Interactive Brokers’ reputation in low-cost margin loans proceeds it. It’s one of the best features of the broker and really makes it stand out from others, and that makes Interactive especially popular with advanced traders. For margin balances below $100,000, the broker charges just 1.5 percent above the benchmark rate, and the fees only go lower as you borrow more. In some cases, Interactive Brokers is charging less than half of what competitors are, so those investors using margin often should absolutely examine this broker closely.

Variety of investing choices

If it trades on a public exchange, it feels like it’s available to trade on Interactive Brokers. Of course, the broker offers the usual candidates – stocks, bonds, ETFs, mutual funds and options – but it goes even further. Traders can also find futures, forex and metals there and are able to trade stocks on foreign exchanges as well. You’re going to feel like you can trade it all at Interactive Brokers.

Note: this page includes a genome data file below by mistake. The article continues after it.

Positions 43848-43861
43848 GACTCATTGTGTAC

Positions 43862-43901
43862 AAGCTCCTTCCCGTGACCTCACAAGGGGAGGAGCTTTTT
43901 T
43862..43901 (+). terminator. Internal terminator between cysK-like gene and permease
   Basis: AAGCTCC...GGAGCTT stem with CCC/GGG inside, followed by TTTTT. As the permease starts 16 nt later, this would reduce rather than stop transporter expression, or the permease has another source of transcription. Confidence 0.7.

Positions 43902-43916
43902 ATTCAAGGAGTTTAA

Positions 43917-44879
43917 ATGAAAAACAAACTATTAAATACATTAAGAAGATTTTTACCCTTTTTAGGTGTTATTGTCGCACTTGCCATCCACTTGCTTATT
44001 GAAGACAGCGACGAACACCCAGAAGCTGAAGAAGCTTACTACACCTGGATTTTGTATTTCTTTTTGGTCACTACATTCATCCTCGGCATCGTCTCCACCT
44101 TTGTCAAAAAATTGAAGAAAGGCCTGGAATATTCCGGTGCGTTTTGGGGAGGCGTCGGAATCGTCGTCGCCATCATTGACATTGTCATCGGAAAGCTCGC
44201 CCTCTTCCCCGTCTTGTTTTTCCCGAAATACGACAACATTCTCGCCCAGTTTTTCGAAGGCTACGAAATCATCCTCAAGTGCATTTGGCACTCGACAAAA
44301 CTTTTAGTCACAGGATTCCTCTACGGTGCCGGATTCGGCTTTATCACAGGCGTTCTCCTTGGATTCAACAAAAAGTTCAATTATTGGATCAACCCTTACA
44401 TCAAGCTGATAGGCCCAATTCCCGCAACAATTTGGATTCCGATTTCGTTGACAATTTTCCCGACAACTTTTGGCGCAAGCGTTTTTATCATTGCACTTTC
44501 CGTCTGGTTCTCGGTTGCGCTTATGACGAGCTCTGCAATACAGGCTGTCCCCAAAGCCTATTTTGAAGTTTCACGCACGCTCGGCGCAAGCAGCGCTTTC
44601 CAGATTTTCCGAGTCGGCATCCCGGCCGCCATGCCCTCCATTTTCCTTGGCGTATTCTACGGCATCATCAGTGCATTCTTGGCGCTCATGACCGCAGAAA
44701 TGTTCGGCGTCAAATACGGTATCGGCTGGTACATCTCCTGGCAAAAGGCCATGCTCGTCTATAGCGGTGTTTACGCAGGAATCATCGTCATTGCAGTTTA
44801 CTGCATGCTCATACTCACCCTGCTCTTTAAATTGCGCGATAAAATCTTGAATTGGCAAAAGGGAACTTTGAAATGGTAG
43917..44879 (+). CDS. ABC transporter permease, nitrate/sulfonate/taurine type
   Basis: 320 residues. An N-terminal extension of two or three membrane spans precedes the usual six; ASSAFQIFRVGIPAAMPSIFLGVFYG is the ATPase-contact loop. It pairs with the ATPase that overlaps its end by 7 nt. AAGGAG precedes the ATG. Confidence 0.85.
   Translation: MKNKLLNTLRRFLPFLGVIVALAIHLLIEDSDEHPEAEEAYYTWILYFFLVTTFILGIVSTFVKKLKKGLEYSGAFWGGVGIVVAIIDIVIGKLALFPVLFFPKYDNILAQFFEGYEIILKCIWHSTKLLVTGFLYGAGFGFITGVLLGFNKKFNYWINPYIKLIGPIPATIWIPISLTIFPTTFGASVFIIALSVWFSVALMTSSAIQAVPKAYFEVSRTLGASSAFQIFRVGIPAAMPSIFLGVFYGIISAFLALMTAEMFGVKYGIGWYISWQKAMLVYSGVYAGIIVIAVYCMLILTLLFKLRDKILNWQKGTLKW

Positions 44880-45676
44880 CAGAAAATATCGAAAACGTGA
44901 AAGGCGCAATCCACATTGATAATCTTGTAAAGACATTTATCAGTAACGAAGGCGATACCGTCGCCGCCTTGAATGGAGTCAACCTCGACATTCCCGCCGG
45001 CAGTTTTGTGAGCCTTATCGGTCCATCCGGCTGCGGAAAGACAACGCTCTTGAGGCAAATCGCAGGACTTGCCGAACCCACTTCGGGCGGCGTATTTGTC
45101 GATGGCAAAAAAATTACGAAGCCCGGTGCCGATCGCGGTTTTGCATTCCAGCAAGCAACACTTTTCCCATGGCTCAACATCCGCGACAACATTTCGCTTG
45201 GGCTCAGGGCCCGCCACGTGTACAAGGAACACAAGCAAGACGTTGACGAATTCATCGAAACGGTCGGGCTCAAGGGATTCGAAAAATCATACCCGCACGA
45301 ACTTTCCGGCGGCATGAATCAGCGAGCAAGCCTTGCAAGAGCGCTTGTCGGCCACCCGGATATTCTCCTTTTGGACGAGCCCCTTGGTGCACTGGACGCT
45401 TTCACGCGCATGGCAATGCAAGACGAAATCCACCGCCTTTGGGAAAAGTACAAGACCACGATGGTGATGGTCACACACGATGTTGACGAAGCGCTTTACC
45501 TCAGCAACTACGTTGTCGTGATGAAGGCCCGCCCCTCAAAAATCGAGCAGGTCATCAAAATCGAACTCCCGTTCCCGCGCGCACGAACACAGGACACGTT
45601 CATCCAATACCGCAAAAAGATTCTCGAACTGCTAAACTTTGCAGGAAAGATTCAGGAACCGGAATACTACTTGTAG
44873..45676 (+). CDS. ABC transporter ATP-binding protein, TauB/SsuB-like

Quick comparison of Brokerage options:
Brokerage Overall Rating Avg. Cost Per Trade Usability Rating
Interactive Brokers logo
$1* 3 of 5
Ally Invest® Review 2019 logo Read Our Review
$0 4 of 5
Merrill Edge® Review 2019 logo Read Our Review
$6.95 3 of 5
TD Ameritrade® Review 2019 logo Read Our Review
$0 5 of 5

Where Interactive Brokers could improve

Account fees: The account or inactivity fee that Interactive Brokers charges definitely sets it apart from the rest of the industry, where the trend for a long while has been lower fees. And it’s a relatively large fee, as well. Interactive Brokers expects you to generate at least $10 in monthly commissions, and if you don’t, you’ll be charged an inactivity fee to make up the difference. There are a few scenarios, depending on how much you have at the broker:

  • If you have more than $100,000, the good news is that you won’t pay an inactivity fee at all, even if you don’t meet the minimum monthly commission.
  • If you have more than $2,000 but less than $100,000, you’ll need to meet that $10 monthly minimum in order to avoid the inactivity fee.
  • If you have less than $2,000, the minimum monthly commission rises to $20.